Unless your luck is better than mine, you won't be able to find a CD featuring experimental percussionist Le Quan Ninh on local record-store shelves. Several outlets I contacted said they could order some of the Paris-based artist's CDs if I was willing to wait about three weeks.
I was not, since my deadlines didn't permit such a delay. But based on what I've learned about Ninh in researching this article, I would submit that it would be well worth the wait.
It would also be worth marking next Thursday night in your calendars. That's when Ninh and his truckload of gear hits the stage for a solo concert in Colorado College's Packard Hall, where he performs at 7:30 p.m.
Le Quan Ninh is just one of several leading percussionists pushing the boundaries between traditional acoustic drumming and the blossoming world of computer-enhanced percussive composition.
For years, pioneering percussionists such as Mickey Hart and others have unabashedly touted the new possibilities posed by using computers, as well as digital samplers and other hi-tech gizmos, to produce a wide range of noises, patterns and grooves.
But Le Quan goes well beyond merely banging away on off-the-shelf digital drum sets. Over the years, he's worked closely with mathematicians and programmers to develop digital percussion systems that respond to his improvisations.
He has also developed his own form of interactive computer music that works in conjunction with multimedia systems, which he in turn links with nearly every other form of modern stage play, from dance to poetry, performance art, cinema and video.
But don't for a second think that Le Quan is using electronics as a crutch. Since winning the first prize in percussion from the Versailles Conservatory in 1982, the classically trained, 39-year-old performer has won numerous awards in highbrow musical competitions, and he has played with numerous ensembles around France.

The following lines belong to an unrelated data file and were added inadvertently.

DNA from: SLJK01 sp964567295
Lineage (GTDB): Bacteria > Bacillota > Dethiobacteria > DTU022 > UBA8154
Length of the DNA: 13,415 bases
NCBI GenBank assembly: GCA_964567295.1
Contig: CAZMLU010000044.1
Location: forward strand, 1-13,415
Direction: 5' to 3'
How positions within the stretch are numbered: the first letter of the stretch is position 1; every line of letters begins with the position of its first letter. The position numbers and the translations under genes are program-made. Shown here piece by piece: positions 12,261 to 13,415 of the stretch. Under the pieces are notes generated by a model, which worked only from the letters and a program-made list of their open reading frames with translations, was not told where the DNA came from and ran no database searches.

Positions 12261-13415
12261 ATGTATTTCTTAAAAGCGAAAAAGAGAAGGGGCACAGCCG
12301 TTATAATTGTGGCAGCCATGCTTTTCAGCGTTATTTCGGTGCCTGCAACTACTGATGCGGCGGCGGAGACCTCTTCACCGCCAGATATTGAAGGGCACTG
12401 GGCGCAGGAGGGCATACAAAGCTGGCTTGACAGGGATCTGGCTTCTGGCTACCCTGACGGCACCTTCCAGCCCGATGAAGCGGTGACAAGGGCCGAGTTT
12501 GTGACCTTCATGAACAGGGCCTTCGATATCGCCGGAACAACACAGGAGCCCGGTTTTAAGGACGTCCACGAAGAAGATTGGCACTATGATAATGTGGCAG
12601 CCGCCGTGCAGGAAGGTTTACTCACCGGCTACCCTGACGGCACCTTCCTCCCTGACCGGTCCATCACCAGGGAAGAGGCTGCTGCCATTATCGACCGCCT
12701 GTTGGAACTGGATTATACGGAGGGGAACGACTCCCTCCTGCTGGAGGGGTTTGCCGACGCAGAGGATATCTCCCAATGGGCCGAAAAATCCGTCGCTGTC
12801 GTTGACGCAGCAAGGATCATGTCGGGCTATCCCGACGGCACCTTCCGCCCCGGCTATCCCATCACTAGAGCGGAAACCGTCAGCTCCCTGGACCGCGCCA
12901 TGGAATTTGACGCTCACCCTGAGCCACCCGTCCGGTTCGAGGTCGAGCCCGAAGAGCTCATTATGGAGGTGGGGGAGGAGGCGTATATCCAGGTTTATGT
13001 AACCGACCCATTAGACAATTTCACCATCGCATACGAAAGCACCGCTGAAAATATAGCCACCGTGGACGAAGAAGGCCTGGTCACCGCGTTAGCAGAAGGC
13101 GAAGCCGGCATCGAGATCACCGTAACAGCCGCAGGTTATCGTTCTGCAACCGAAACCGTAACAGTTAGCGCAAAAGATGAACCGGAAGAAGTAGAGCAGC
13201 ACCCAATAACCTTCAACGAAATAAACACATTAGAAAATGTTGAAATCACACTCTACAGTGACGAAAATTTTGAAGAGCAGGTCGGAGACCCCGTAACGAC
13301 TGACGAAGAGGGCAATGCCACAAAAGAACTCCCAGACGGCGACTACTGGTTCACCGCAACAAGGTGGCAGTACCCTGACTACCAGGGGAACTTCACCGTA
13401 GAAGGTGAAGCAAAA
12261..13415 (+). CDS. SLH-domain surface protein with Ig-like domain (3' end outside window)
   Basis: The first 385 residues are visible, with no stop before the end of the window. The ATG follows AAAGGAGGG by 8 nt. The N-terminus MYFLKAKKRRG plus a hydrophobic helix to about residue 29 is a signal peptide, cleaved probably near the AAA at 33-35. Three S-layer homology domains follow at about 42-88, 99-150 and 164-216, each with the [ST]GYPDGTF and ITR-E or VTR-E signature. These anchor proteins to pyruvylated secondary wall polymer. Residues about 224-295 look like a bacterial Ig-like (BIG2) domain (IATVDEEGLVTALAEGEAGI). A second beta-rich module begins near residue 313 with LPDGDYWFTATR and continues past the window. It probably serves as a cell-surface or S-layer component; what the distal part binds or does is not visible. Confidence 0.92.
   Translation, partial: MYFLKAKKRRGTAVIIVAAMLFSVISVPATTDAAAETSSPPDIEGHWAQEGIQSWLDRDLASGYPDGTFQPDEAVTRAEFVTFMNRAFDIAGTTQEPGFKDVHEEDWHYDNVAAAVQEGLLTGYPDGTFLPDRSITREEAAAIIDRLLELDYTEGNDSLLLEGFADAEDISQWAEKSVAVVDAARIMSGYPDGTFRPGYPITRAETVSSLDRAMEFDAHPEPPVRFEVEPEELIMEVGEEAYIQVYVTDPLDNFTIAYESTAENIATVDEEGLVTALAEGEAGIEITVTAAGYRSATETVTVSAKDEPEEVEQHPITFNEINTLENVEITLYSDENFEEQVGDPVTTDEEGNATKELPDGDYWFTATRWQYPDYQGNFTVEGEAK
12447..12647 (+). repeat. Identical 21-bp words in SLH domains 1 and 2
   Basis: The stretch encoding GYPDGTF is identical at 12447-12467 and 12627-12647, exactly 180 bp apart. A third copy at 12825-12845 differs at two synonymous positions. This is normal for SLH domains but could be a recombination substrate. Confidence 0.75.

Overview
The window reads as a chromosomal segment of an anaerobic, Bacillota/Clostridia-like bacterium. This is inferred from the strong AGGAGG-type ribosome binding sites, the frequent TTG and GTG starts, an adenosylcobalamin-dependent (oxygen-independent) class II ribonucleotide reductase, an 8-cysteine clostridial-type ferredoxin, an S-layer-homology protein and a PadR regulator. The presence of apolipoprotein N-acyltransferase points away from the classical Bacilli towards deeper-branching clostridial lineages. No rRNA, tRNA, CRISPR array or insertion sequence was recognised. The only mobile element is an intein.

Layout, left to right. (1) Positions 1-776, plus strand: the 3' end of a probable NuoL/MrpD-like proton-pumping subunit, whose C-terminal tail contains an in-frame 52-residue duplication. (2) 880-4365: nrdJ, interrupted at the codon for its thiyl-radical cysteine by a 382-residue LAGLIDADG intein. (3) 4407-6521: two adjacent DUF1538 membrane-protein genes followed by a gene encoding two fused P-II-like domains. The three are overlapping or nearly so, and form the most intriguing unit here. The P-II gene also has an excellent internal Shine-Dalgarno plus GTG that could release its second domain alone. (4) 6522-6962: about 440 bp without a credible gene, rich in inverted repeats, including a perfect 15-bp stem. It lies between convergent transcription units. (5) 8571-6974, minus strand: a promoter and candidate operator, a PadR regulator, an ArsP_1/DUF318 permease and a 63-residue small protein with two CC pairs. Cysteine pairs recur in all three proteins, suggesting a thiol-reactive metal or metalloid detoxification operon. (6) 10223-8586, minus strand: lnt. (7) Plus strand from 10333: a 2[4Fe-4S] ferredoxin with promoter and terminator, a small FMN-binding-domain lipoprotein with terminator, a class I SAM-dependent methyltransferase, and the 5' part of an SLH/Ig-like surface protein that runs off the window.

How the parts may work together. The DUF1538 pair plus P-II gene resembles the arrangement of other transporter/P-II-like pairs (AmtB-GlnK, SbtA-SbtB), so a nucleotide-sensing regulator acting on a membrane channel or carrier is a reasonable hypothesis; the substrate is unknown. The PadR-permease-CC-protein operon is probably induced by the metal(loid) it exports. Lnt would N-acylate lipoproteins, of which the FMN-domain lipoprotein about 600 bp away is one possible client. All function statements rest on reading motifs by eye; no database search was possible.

Le Quan is perhaps most well-known as a member of the Helios Quartet, which performs a wide range of contemporary, experimental composers, including works by John Cage, Vinko Globokar, Kaija Saariaho, George Lewis and others.
Of those, Cage is probably the oldest, with works dating back -- gasp! -- into the 1940s. More often than not, however, the ensemble likes to work with composers on interpreting and performing new works.
The ensemble also performs some of Le Quan's own original pieces, including Oscille, which the group's Web site describes as "a work for lithophone and virtual instruments (Buchla Lightning Rods, movement detectors to play and process sounds at a distance using infrared signals).
"Based on an ancient Vietnamese text, Oscille expresses an imaginary territory belonging at once to two cultures," the Web site continues.
"Through questioning the poetic power of a rediscovered language, the musician-archaeologists, using the present means (lithophones and lightning rods) gradually discover new means of extracting sound and sense.
"Situated between ancient poetry and sonic poetry, between culturally based and invented gestures, between primitive acoustics and digital synthesis, without favour to one or the other, a world is created which oscillates between these two poles."
Audience members at Thursday's concert will no doubt also find themselves bouncing back and forth between musical poles as Le Quan Ninh continues his U.S. tour of colleges, galleries and performance spaces. In our area, Le Quan can also be seen in Denver on Wed., Nov. 29, at the Museum of Contemporary Art.